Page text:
Juwan Howard’s first banners at Michigan came down. He’s ready to hang another one.

Those old-soul characteristics followed the McDonald’s all-American to Ann Arbor in 1991 as the first member of the Fab Five to commit. Former teammate Jalen Rose said everyone filled an unofficial role on that team. Rose was the “undisciplined, irresponsible” one, and Howard was the “adult in the room.”

Chicago, however, teaches other lessons, too. Sometimes the maturity gets set aside and it’s time to stand up for yourself and those closest to you. The college basketball world saw a different version of the clean-cut Howard when he had to be restrained and was ejected from a Big Ten quarterfinal win over Maryland. The he-said, he-said between Howard and Terrapins Coach Mark Turgeon didn’t clarify the confrontation, but the moment gave a different glimpse into the second-year Michigan coach from the one doing the cabbage-patch dance as a college kid or the one who salsa danced after clinching the Big Ten regular season title.

Howard reminded everyone at his next media session where he’s from and that they’re taught to defend themselves.

“You knew the command, you knew the respect more than anything,” LeBron James said of his former Miami Heat teammate last year. “The way he dressed, the way he carried himself, the way he protects his family. You just have that respect level for him.”

Any questions about whether Howard was just a feel-good link to a golden age of Michigan basketball have been answered in two seasons. The Wolverines are a No. 1 seed in the NCAA tournament for the first time since Howard was a sophomore, and they have the No. 1 incoming recruiting class in the country, according to 247Sports.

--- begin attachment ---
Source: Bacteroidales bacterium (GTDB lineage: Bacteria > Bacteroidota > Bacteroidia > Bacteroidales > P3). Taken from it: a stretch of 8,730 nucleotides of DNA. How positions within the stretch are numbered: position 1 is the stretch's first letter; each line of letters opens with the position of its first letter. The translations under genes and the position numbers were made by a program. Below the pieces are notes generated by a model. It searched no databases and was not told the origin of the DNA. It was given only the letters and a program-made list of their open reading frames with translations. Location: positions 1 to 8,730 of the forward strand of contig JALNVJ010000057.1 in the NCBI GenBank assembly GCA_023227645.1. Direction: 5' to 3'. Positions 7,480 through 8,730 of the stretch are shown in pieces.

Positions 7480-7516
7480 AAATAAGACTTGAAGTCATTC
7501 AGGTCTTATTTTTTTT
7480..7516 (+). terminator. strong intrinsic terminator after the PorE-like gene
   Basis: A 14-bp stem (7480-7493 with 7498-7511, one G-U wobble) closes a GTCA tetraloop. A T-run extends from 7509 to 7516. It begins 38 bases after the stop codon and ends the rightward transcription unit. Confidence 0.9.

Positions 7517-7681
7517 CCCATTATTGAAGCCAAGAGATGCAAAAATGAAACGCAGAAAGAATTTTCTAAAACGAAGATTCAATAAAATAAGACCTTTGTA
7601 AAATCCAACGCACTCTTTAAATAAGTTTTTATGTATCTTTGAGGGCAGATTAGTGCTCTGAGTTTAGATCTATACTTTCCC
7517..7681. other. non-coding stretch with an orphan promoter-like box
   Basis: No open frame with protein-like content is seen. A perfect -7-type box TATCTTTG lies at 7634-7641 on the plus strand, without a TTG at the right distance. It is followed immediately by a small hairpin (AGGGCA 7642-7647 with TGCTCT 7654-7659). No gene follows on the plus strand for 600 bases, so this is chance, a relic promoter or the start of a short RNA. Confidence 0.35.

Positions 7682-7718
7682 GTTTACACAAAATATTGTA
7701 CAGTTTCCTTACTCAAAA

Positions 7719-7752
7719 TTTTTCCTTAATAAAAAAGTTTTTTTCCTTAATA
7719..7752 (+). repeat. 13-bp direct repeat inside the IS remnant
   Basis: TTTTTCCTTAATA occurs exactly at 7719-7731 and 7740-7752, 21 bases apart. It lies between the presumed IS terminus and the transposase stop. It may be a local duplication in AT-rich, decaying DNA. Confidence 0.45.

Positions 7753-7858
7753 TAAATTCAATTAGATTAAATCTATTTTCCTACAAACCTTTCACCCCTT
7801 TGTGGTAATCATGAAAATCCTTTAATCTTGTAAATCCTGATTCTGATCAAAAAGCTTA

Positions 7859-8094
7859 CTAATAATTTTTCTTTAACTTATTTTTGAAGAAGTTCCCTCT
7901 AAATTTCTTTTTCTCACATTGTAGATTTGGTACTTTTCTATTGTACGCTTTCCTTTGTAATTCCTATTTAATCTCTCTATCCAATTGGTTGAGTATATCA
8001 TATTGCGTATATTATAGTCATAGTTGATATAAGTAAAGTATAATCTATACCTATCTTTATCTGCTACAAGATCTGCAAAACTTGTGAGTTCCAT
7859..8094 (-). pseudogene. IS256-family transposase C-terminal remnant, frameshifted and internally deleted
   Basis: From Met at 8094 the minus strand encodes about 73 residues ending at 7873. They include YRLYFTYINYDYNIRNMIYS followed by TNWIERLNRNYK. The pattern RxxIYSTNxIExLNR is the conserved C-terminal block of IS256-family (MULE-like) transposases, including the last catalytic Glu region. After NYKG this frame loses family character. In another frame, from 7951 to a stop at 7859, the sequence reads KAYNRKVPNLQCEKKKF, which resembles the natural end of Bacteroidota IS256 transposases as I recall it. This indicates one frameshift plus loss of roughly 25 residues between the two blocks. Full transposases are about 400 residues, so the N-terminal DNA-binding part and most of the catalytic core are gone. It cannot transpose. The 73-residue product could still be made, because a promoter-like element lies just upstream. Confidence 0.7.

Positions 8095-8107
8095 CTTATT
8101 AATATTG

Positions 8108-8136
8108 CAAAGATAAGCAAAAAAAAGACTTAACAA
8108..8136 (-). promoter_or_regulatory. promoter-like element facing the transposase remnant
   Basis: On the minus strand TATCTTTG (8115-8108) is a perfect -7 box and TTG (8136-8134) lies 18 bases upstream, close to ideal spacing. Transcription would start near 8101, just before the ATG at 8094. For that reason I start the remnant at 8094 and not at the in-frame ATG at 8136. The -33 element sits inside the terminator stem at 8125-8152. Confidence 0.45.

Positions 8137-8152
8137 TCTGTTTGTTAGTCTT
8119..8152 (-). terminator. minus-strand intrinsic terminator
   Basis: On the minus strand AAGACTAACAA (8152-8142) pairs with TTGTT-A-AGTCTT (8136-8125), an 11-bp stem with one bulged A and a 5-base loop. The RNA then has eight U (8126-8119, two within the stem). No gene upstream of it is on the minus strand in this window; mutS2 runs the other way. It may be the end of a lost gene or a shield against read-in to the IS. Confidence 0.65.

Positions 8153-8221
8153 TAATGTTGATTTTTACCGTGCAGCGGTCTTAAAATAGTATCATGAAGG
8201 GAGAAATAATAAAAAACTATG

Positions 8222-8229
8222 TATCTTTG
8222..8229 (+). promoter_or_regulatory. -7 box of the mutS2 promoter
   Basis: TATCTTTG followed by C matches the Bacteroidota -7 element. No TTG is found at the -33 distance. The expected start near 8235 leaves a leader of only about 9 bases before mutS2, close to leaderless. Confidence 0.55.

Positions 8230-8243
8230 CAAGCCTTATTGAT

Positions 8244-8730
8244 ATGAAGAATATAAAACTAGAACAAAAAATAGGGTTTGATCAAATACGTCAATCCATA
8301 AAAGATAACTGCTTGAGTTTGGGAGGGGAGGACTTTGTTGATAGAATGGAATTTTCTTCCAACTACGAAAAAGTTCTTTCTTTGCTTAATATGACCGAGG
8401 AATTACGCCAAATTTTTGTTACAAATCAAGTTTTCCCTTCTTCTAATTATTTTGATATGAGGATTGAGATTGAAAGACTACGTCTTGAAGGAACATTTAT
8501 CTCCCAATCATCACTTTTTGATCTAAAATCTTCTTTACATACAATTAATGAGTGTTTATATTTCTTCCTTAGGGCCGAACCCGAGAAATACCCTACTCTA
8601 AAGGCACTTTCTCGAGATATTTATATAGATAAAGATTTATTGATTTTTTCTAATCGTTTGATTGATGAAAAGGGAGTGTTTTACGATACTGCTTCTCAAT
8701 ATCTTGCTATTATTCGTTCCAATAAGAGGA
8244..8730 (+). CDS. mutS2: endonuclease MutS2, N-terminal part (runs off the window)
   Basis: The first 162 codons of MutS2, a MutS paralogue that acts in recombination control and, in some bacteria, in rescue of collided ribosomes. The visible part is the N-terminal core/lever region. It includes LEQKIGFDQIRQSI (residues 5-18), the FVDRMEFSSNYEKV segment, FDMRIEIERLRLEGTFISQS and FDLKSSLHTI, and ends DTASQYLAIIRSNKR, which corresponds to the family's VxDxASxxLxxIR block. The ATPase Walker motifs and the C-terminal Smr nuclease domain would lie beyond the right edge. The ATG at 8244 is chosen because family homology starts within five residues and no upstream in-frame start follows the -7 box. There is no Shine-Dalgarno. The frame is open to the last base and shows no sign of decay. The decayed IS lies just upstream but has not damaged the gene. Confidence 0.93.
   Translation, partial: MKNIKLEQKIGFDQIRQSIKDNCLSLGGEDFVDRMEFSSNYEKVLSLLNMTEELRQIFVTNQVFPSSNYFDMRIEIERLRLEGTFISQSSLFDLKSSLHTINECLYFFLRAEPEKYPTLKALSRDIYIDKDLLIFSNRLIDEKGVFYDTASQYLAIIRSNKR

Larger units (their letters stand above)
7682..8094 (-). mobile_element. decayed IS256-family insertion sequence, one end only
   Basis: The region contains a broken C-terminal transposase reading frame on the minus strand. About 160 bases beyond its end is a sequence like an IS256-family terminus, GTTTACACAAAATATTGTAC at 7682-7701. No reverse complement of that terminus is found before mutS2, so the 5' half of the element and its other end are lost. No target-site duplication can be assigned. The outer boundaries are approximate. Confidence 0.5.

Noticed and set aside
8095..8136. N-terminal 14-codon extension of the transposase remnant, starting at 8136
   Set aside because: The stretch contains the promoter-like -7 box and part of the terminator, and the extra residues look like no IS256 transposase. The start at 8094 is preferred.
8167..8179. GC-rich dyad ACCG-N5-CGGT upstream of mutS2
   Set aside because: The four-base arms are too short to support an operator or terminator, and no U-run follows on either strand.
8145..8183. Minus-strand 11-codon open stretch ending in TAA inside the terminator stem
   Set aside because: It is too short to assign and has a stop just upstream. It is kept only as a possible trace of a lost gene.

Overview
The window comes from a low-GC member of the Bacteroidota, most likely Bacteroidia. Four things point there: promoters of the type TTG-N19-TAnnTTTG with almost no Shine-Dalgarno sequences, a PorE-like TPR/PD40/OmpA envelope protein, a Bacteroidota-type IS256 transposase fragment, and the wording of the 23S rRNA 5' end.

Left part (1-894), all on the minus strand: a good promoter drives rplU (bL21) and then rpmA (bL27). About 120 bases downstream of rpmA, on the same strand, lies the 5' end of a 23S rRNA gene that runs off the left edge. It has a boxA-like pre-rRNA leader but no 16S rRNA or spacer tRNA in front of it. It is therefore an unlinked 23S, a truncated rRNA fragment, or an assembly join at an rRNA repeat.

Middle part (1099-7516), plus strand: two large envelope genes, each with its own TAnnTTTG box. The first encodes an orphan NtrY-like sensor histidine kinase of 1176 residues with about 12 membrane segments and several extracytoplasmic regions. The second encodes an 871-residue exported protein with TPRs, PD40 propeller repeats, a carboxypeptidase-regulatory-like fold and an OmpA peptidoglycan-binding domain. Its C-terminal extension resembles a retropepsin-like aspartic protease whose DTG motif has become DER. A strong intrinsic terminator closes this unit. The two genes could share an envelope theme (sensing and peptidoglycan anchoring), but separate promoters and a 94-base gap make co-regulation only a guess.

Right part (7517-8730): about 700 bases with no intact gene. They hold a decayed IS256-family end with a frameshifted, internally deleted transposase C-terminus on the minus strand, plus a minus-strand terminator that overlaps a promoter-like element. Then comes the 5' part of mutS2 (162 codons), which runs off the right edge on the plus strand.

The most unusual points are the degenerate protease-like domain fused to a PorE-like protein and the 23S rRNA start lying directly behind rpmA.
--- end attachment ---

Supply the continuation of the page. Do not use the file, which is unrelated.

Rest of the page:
The Big Ten Coach of the Year and one of four Naismith coach of the year finalists spent the offseason after his Michigan debut self-scouting, evaluating and plotting his own growth. He reflected on lessons from working with coaches such as Larry Brown, Don Nelson, Doc Rivers, Erik Spoelstra and Nate McMillan. The 48-year-old drew on experiences from a 19-year NBA career that included a leadership role on a pair of championship teams in Miami that included James, Dwyane Wade, Ray Allen and Chris Bosh.

The adult in the room is now at the helm of an NCAA championship contender, and there’s no time to play nice with outsiders.

“I’m a grinder,” Howard said last March. “That’s the only way I know how from the day when I first started understanding [things], growing up in inner city Chicago and not having any money, at times, to buy food. … This is what I do. This is what I’m all about, a guy who is a grinder.”

Follow the leader

Howard has always looked the part, Rose said — crisp haircut, well-dressed, creased pants. He has always sort of been that way — growing up fast in inner-city Chicago while being raised by his grandmother. Part of that difficult road was dealing with the death of Jannie Mae on the same day he committed to play at Michigan.

Howard has also always been the guy to command respect from everyone in the room. Former Heat assistant David Fizdale remembers Howard ripping into the team after a particularly poor first half in a playoff game against the Indiana Pacers. Fizdale was ready to light into the group at halftime, but Howard insisted on handling it himself. Coaches could hear him shouting from outside of the locker room. Howard was barely playing toward the end of his career, but had the attention of that star-studded Heat roster.

“I think he has a genuine humility about him, which I think is his defining characteristic,” former teammate Shane Battier said last year. “What you see is what you get. It’s a genuineness about Juwan. There is a joviality about him.”

That immediately struck a tone with players and early proof was the signing of Hunter Dickinson, an AP second-team all-American and Big Ten freshman of the year this season. The DeMatha Catholic product picked Michigan over Duke, Florida State and Notre Dame to become the crown jewel of the 14th-ranked 2020 recruiting class. Dickinson said Howard never made any promises, and the personality traits that shined through during the recruiting process have only shone brighter in the past year.